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I have some additional thoughts on scanner discovery "contibutors" after the 10/6/2009 CDT Monthly meeting:
- Like CDT error parsers, there will be a number of scanner info contributors but not all of them will be applicable to every configuration
- The Tool-chain for a configuration (more about tool-chains below...) is in the best position to define the default set of contributors for the configuration
- Should scanner discovery info be saved? It may be that each particular contributor should specify whether its own contributions should be saved. That is, each contributor knows whether it is easy to re-generate the information (for example a contributor specifically written to return the built-in macros and include paths for a particular tool-chain) or whether re-generating the information may take significant time (for example, the contributor needs build output in order to "discover" the information). The problem with the contributors that need build output is that the information needed by the parser is not available until the project is built. In fact, there is no way to get the information until the project is in a state where it can compile and/or build successfully.
- Where should scanner discover info be saved? Two alternatives (there may be others) are to save the information in the project file (or some other file that is expected to be under source code control and shared with other project developers) and per-user metadata/settings. The problem with per-user metadata/settings is with contributors that can take a long time. There will be no information for the scanner to use when a new user initially checks out the project.
- If scanner discovery info is saved in the project file, why is the project file constantly changing and is this acceptable? I don't know why, but I don't think it is acceptable. I can guess 2 reasons why
- The code that updates the project's scanner info needs to be smarter in order to recognize when the information actually changes
- The scanner info is being provided as absolute paths and these paths can be different among developers.
- I don't think implementing the gcc-style build output parsing as an Eclipse builder that gets assigned to every CDT project is a good idea. I guess the real point is that this contributor should be able to be controlled like all other contributors. For example, a configuration that uses the Managed Build System doesn't need this contributor.
I'd also like to discuss the ToolChain as a CDT core concept. In very early CDTs, I don't think there was any concept of a ToolChain or Configuration anywhere in CDT. There were a few extension points for providing things like error parsers and scanner discovery info. These defaulted to implementations that supported gcc and the user would have to change them otherwise? Next, IBM (Doug and others) introduced the concept of "managed build". This included the concept of configurations and toolchains but only when a project was using the Managed Build System. This situation continued for several releases. For CDT 4.0, Intel (I and others) proposed that configurations and toolchains become core concepts - i.e. that these objects contained information that could be valuable to other parts of the CDT core and other builders besides the Managed Build System. Concurrently with this, the folks that brought us the initial scanner discovery mechanism proposed and implemented all of the PathEntry mechanism. Intel developers (but not me because I was pulled off to do other things) implemented this change in the core project model. One of the main ideas was that someone who wanted to integrate a toolchain into CDT could implement a small subset of the builddefinitions schema and provide some basic information about using a toolchain so that every user did not have to provide this information manually. The small subset includes the ProjectType, Configuration and ToolChain objects in the builddefinitions schema but not all of the information that can be provided about tools and their options that is only currently used by the Managed Build System. These 3 objects (ProjectType, Configuration and ToolChain) can define:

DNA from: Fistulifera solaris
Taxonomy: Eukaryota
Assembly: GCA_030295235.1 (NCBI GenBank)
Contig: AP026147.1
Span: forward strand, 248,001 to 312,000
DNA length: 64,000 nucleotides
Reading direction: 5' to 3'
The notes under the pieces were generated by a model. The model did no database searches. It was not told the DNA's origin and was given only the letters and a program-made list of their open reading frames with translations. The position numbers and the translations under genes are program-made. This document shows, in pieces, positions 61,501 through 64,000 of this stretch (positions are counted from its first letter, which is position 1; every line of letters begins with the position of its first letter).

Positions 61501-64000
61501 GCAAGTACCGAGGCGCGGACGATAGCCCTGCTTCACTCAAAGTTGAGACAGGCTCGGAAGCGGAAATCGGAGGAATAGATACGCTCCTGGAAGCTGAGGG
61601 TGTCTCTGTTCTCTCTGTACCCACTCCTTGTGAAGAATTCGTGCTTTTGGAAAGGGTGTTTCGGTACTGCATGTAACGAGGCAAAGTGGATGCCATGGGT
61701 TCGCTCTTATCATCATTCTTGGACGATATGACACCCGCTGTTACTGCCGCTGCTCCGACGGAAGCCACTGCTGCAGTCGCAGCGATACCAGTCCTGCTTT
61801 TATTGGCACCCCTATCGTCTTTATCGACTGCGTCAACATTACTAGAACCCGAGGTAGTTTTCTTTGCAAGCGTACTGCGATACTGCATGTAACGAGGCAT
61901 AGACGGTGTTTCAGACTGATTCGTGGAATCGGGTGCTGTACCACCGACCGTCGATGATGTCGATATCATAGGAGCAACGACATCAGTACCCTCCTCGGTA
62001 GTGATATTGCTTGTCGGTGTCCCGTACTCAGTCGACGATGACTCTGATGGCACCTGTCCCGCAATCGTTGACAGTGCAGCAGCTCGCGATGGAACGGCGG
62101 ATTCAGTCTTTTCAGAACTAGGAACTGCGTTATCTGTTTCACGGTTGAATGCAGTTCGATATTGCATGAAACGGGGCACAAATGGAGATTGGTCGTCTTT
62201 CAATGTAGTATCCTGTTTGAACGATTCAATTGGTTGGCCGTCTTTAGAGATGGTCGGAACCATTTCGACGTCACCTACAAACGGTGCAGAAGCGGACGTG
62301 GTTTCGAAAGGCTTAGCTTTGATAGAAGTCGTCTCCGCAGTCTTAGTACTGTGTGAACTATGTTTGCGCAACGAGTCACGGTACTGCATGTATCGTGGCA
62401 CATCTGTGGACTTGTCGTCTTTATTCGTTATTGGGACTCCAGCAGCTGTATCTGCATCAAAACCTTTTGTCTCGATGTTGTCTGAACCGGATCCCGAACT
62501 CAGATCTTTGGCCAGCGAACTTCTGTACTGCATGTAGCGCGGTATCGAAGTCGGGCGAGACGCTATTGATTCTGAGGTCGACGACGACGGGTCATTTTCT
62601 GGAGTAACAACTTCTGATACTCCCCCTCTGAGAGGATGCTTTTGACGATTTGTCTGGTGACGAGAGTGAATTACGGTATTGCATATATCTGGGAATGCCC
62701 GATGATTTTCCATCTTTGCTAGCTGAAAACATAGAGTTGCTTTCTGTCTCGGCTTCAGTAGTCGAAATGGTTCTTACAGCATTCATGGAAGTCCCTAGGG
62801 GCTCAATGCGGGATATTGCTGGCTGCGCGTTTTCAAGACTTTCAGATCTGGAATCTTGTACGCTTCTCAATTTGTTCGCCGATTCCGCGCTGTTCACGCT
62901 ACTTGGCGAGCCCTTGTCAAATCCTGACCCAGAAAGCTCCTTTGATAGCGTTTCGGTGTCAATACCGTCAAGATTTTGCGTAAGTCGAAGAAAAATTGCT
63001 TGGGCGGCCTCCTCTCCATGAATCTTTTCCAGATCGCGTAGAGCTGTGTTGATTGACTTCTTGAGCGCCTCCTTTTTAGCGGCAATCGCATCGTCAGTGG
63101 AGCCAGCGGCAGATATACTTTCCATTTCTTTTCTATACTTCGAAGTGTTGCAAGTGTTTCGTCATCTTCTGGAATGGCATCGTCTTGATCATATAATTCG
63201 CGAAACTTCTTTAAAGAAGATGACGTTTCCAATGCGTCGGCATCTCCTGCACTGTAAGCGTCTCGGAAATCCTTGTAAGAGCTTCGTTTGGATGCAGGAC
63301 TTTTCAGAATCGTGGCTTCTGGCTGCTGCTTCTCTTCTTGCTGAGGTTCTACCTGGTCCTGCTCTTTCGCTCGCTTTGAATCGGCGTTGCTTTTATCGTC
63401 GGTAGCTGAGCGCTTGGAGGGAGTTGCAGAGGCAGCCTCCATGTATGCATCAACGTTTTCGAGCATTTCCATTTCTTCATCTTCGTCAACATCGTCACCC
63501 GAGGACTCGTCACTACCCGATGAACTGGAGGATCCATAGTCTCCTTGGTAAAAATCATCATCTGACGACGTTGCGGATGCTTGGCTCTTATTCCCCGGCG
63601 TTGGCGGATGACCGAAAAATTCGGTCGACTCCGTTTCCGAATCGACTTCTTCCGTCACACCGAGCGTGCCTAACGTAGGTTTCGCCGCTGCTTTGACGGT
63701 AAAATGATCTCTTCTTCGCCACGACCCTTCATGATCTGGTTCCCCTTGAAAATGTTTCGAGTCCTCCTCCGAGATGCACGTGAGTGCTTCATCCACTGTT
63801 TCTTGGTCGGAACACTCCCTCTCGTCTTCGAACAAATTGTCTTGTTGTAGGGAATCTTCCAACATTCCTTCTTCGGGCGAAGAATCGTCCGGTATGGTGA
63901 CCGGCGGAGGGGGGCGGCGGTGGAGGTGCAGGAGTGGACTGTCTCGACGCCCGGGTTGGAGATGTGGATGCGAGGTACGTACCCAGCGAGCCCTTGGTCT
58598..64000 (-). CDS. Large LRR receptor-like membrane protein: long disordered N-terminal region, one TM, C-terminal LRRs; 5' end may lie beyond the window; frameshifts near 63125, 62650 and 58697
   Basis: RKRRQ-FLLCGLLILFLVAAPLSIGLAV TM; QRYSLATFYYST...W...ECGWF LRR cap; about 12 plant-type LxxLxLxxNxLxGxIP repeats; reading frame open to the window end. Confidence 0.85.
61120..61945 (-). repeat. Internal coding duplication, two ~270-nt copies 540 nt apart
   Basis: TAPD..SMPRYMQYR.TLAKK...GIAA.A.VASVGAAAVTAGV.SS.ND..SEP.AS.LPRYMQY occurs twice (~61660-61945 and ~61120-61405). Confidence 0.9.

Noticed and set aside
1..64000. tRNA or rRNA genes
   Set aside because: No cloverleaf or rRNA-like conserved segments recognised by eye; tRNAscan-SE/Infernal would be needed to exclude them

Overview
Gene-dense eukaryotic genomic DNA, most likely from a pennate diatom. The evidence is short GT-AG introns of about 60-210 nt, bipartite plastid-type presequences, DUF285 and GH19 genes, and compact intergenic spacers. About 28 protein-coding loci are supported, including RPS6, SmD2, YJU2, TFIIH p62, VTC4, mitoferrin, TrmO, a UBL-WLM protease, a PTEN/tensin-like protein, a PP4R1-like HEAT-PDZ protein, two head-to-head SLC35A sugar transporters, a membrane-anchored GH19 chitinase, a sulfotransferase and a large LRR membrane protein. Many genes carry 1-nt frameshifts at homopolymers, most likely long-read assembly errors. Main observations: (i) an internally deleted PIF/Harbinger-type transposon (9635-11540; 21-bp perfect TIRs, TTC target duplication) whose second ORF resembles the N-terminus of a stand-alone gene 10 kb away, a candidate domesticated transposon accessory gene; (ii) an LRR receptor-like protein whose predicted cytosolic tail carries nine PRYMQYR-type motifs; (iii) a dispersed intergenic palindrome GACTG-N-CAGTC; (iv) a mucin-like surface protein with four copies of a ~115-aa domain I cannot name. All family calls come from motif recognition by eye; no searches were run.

- Information used to populate the CDT New Project dialog box regarding the types of applications that can be built using the toolchain, default configurations, etc.
- The default set of error parsers to use with the toolchain
- A configurationEnvironmentSupplier than can set up the executable, include and library paths for the toolchain to be used when building
- An optionPathConverter that can be used when a toolchain uses a different path syntax than the OS it runs on - is this only used by Cygwin?
- A scannerConfigDiscoveryProfileId that specifes the scanner discovery support to be used with this toolchain
In the new scanner discovery proposal, the scannerConfigDiscoveryProfileId could be replaced by an attribute that specifes the default set of scanner discover contributors to use with the configuration.
The other aspect that I would like to see designed into the new scanner discovery support is support for defining an SDK/Library in a similar manner to how ToolChains are defined in the builddefinitions extension point. The basic idea is that I (as a user) would like to use an SDK/Library with my project. I would like a UI where I could see the available SDKs/Libraries and simply select them to be added to my project. All of the scanner discovery inof and build settings to support the use of the SDK/Library would be added to my project automatically. This would include include paths, library paths, and possibly macro defintions. The implementation would be similar to what I described above for ToolChain. That is, someone who wanted to integrate an SDk/Library into CDT would need to implement a small set of objects/attributes in a CDT schema. Maybe this could just be an extension to the builddefinitions schema.